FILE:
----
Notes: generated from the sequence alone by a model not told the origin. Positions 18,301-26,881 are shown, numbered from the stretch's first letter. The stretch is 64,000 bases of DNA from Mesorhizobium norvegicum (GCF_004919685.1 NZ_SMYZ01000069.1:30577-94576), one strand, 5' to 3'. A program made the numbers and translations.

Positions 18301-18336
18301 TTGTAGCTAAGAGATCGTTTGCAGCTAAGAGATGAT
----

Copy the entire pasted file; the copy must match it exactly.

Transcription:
Notes: generated from the sequence alone by a model not told the origin. Positions 18,301-26,881 are shown, numbered from the stretch's first letter. The stretch is 64,000 bases of DNA from Mesorhizobium norvegicum (GCF_004919685.1 NZ_SMYZ01000069.1:30577-94576), one strand, 5' to 3'. A program made the numbers and translations.

Positions 18301-18336
18301 TTGTAGCTAAGAGATCGTTTGCAGCTAAGAGATGAT